Wednesday, 26 February 2014

India Fusion conference; mid-way report

It's the end of the middle day of the Fusion '14 conference.  I must say, that I've felt a bit out of it all, having totally stayed on English time during the first two days, attending the morning sessions in a state of somnolent stupor.  Too bad, then, that my talk was yesterday morning.  I did feel kind of dazed through it.  Oh well;  I've at least had some good chats to people during the tea breaks, and it's been nice to catch up with some old friends.  I've made some new ones and have a calculation to do for a PhD student in Chandigarh, thanks to a referee who suggested they perform a calculation which is rather specialist (but which happen to have the means to do).

Today was the day with the excursion, which took place after lunchtime.  It was to the Akshardam Temple, about an hour's drive on the east side of Delhi.  My small amount of research before going revealed that it is very large, and also very new (finished in the last 10 years).  I prevaricated about going, partly because of just feeling quite knackered, but I'm glad in some ways that I did - getting out of the lecture theatre has really helped me feel a bit more human.  It was slightly odd going to a big religious structure that was so new.  It shouldn't have been odd, but typically we seem to go to such things (as tourists) because they are old.  I found myself musing about such thing and being glad I went, though I might have found sitting my hotel room more comfortable.  Then came a couple of hours of 'entertainment' which consisted of a series of presentations, which I struggled with a bit, not being part of the religion.  Anyway, I am glad I went on the excursion, though I wouldn't have minded terribly if it were to somewhere else.

Sunday, 23 February 2014

India day 0

I'm in India - in New Delhi, for the Fusion '14 conference.  I arrived earlier today, and the conference starts in the morning.  I like coming to India.  The food is great, and the people really friendly.  They have English as a national language, which at least makes my life easier, and they have quite a few cute English usages.  I picked up a copy of the Times of India today and enjoyed the use of the word "nabbed" as the default, and perfectly formal, verb for police capturing criminals.  India has also embraced the cryptic crossword, which is surely a sign of civilisation and love of language.  The "matrimonials" section of the paper is also fascinating, with dating adverts in such a cryptic code, and in sections according to caste, religion, community, language, US visa status and so on.  They are very different to UK dating columns, and very factual and practical.  There's also no same-sex column.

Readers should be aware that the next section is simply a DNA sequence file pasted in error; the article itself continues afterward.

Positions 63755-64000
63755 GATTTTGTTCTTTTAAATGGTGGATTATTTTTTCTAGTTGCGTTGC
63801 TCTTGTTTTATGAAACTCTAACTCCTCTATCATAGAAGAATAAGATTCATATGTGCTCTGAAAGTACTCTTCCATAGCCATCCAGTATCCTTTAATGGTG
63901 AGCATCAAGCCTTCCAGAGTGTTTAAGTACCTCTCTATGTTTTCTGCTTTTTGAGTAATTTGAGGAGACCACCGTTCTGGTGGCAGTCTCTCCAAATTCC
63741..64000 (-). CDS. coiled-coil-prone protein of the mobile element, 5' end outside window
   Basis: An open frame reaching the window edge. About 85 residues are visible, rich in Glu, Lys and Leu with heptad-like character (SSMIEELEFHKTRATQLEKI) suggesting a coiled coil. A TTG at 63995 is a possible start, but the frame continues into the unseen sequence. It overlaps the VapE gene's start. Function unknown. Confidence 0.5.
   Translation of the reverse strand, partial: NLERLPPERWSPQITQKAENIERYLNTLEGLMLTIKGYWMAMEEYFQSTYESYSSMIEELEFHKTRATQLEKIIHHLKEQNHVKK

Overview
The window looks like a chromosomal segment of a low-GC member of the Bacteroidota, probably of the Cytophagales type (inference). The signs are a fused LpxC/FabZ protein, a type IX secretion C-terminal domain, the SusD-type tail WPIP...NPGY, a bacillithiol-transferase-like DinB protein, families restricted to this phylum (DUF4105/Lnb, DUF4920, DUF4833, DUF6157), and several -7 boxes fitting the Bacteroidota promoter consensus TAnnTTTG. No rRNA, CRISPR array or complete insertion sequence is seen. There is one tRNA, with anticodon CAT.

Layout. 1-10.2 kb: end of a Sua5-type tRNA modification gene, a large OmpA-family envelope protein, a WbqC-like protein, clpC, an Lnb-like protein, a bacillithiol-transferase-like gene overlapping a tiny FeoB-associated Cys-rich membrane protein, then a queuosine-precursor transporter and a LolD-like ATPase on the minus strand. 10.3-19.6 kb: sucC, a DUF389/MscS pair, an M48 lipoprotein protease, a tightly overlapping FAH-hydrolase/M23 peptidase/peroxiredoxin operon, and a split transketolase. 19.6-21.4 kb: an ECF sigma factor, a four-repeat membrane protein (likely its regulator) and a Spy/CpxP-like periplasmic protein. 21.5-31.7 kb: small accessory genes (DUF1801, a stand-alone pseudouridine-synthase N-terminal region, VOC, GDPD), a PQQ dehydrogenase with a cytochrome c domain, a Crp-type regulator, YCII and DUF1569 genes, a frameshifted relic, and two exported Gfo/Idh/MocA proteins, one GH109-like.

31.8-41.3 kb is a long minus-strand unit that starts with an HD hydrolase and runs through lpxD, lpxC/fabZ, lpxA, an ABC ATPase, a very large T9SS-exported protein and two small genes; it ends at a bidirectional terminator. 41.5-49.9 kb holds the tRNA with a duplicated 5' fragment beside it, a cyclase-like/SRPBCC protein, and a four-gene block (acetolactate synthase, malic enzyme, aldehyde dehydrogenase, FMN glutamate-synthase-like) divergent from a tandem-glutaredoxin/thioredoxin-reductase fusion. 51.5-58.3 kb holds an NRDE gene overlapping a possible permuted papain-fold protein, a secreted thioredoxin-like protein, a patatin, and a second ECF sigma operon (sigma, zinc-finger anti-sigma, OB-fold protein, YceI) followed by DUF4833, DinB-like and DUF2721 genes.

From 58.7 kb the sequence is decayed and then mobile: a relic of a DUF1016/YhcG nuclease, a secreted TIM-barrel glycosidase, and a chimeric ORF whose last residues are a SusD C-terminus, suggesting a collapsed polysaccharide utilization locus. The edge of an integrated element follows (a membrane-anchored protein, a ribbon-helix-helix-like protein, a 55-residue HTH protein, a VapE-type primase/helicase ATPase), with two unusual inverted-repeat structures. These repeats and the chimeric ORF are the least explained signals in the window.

Having been here before, I'm a little wise to the level of bureaucracy, which seems much higher than at home.  I have ensured that I have a paper copy of my flight itinerary, as without one it is very hard to even get through the door of the airport on departure (or so it seemed last time).  I was still caught out, though - when I came to the hotel earlier, I was asked for my passport and business card.  I was able to hand over my passport, but the business card proved to be more of a problem.  I don't think it is terribly common for UK academics to have business cards - depending perhaps on their line of trade, but I certainly didn't have any on me this morning.  Fortunately, they still let me check in.

So - five days of talks on nuclear fusion lie ahead.  One of the talks - on Tuesday - is mine, and I'm looking forward to the conference.  Right now, though, it's back to the Nuclear Physics Grant Panel proposals in preparation for the meeting when I'm back in the UK...

Wednesday, 19 February 2014

Petting Zoo

I'm quite used, in my day job, to standing up in front of other people and "performing". I rather enjoy giving lectures at University, and talks and seminars at conferences and elsewhere. It can sometimes be a bit daunting, and usually the way I find it best to deal with that is to be well-prepared. Experience helps too, no-doubt, probably as another kind of preparation for whatever the audience may throw at you in terms of questions. 

I'm not so used to the kind of performing I did on Monday, though. My brother, Mark, and I are in a band together, called Petting Zoo. We played our first gig on Monday at an open mic night in a pub in Richmond. I must say, I was more nervous than when I stand up to talk about physics, and I must admit that I felt a little amateurish and underprepared compared to other acts. That's probably because I was both those things. It went okay, though, and the audience was basically just all the other acts - it was a very supportive environment. 

Some of the other acts were truly impressive, not least the girl, who must have been about 14, who played guitar and sung just brilliantly. I'm sure she has a future in music. I'm not sure I do, much above the level of occasional pub gigs, but the experience was fun, and has redoubled my resolution to practice practice practice

Saturday, 15 February 2014

Storms in Essex and Turin

I'm away this weekend in Bishop's Stortford, visiting my parents, to see them and celebrate my dad's 67th birthday, which is tomorrow.